ORIGINAL ARTICLE CORNEAL ASTIGMATISM AFTER MANUAL SMALL INCISION CATARACT SURGERY Rajni Sharma

DOI: 10.14260/jemds/2014/3766
ORIGINAL ARTICLE
CORNEAL ASTIGMATISM AFTER MANUAL SMALL INCISION CATARACT
SURGERY
Rajni Sharma1, Mohd. Ayaz Bhat2, Pallvi Jamwal3, Syed Tariq Qureshi4
HOW TO CITE THIS ARTICLE:
Rajni Sharma, Mohd. Ayaz Bhat, Pallvi Jamwal, Syed Tariq Qureshi. “Corneal Astigmatism after Manual Small
Incision Cataract Surgery”. Journal of Evolution of Medical and Dental Sciences 2014; Vol. 3, Issue 59, Nov 06;
Page: 13270-13274, DOI: 10.14260/jemds/2014/3766
ABSTRACT: INTRODUCTION: Cataract is the leading cause of preventable blindness in India. Manual
Small Incision Cataract Surgery is still the preferred method of cataract surgery because of its low
cost and non-dependence on costly equipments. Postoperatively astigmatism is an important cause of
poor uncorrected visual acuity after cataract surgery. Purpose: The purpose of this study was to
assess corneal astigmatism in manual small incision cataract surgery in superior versus temporal
incision. MATERIALS AND METHODS: A total of 100 patients were included in our study. 50 patients
received superior incision and 50 patients received temporal incision. Surgically induced astigmatism
was calculated in these patients postoperatively. RESULTS: We observed mean 1.16 D of surgically
induced astigmatism in patients with superior incision and mean 0.62 D of astigmatism in patients
with temporal incision at the end of 12th postoperative week. CONCLUSION: The results of the
present study showed a favourable influence of temporal incision over superior incision in manual
incision cataract surgery in terms of surgically induced astigmatism.
INTRODUCTION: Cataract surgery is one of the most frequently performed ophthalmic procedure. It
was once considered a simple rehabilitative procedure. But over the years it has been transformed
into an increasingly precise refractive surgery. The goal is no longer just being able to make the
patient mobile and self-sufficient in looking after himself but to achieve emmetropia. High
astigmatism is an important cause of poor uncorrected visual acuity after cataract surgery. The aim of
the study is to compare the astigmatism induced by a superior and temporal incision in manual SICS.
MATERIALS AND METHODS: 100 patients (57 male/43 female) with a mean age of 56.8 years
(range 51-80 years) were included in the study. The inclusion criteria were patients with age related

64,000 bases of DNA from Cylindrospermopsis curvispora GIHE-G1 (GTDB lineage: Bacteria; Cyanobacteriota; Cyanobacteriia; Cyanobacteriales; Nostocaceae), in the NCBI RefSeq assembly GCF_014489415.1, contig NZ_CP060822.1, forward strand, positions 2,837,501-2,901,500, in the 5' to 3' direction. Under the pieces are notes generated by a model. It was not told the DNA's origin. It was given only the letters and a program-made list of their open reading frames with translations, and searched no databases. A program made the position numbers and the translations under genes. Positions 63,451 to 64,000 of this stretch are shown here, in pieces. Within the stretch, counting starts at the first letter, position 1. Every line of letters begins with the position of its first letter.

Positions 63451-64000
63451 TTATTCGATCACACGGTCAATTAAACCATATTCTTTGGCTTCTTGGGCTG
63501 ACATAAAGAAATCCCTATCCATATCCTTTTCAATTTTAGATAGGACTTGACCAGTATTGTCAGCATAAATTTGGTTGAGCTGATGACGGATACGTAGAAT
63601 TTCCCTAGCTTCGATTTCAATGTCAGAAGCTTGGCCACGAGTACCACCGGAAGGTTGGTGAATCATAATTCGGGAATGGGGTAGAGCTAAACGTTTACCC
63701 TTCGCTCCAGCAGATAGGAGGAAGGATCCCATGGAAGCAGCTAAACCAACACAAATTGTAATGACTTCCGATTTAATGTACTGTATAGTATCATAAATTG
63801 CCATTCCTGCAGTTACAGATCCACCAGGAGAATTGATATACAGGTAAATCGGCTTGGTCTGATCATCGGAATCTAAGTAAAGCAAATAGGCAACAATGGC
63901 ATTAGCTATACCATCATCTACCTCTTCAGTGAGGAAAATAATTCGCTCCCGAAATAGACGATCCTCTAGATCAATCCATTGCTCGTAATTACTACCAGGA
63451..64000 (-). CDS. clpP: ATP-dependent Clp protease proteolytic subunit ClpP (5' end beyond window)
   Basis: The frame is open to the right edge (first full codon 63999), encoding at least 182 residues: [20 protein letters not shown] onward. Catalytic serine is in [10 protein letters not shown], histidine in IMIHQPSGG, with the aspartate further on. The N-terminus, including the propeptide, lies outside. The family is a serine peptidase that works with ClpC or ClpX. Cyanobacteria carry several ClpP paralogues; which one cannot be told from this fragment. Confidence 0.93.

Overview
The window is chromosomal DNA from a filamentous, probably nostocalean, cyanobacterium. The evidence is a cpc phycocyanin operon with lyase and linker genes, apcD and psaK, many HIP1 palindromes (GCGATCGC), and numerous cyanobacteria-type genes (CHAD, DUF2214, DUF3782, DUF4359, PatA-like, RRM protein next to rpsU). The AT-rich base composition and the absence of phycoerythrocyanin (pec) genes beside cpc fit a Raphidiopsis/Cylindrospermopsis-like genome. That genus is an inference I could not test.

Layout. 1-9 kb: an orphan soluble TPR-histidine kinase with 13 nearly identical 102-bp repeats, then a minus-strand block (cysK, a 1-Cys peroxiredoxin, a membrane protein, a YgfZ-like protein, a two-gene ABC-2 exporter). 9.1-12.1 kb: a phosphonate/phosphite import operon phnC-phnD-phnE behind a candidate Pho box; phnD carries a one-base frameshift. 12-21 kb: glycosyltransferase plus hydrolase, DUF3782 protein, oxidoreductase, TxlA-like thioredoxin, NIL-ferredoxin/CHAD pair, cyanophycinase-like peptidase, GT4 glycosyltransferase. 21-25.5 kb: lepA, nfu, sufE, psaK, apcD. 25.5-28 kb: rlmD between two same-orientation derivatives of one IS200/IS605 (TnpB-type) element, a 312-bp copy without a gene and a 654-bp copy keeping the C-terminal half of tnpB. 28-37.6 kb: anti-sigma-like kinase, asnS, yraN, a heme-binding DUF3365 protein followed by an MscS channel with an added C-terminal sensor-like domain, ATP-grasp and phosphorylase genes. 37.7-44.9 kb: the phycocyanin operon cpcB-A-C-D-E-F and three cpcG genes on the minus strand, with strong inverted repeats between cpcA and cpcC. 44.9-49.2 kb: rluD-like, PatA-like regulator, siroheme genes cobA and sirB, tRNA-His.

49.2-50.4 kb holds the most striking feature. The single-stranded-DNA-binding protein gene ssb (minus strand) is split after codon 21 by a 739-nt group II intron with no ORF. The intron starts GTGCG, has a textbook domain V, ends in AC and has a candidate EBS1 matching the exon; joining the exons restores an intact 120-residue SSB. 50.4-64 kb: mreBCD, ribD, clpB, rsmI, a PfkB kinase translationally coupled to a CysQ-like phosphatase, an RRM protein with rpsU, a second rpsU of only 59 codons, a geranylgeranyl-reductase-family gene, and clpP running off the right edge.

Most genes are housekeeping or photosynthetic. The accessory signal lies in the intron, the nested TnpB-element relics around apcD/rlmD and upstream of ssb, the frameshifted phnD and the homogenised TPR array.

uncomplicated cataract, keratometric astigmatism of 2.0 D or less, good fixation and cataract upto
grade 4 nuclear sclerosis. They were sub divided randomly into two groups of 50 each. Group I
received superior incision and Group II received temporal incision. Pre-operatively, a full ophthalmic
examination including keratometry and “A” Scan biometry was done by the surgeon. All surgeries
were done by one surgeon under peribulbar anaesthesia. The incision architecture was similar in
both the groups. A 5.5-6.5 mm scleral frown incision, 1.5-2 mm from the limbus was made with no.15
disposable blade. A funnel shaped sclerocorneal pocket incision was created with a diamond crescent
knife. Sideports were made with a diamond knife 15 degree to the right of Scleral funnel. With a
diamond keratome, the anterior chamber was entered 1.5 mm into the clear cornea and the internal
incision was enlarged sideways to 8 mm. A single piece PMMA IOL of 6 mm optic size and 12.5 mm
total size was implanted into the capsular bag. Patients were examined on 1st post-op day and
following at 1 week, 3 weeks, 6 weeks and 12 weeks for uncorrected and best corrected visual acuity,
slit lamp examination, fundus examination, keratometry and refraction. Any complication if occurred
was recorded.
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DOI: 10.14260/jemds/2014/3766
ORIGINAL ARTICLE
Preoperative and postoperative (12th weeks) keratometric readings and refraction (12
weeks) were used for analysis. Amplitude of pre-operative astigmatism was calculated from the
difference in the keratometric value in the steeper and flatter meridian. Surgically induced
astigmatism was calculated by simple subtraction method.
PURPOSE: The purpose of this study was to assess corneal astigmatism in Manual Incision Cataract
Surgery in Superior versus Temporal Incision.
OBSERVATIONS AND RESULTS: In Group I, mean age of Patients was 57.44 years (range 51-80
years); 28 patients were male and 22 were female. In Group II, mean age of patients was 56.50 years
(range 51-80 years); 29 patients were male and 21 patients were female. Demographics of the
patients is given in Table I.
Group Age-Median Range Male Female
Group I 57.44 (51-80 Yrs)
28
22
Group II 56.50 (51-80 Yrs)
29
21
Table I
The amplitude of pre-operative astigmatism was similar and it was around 0.68 D in both the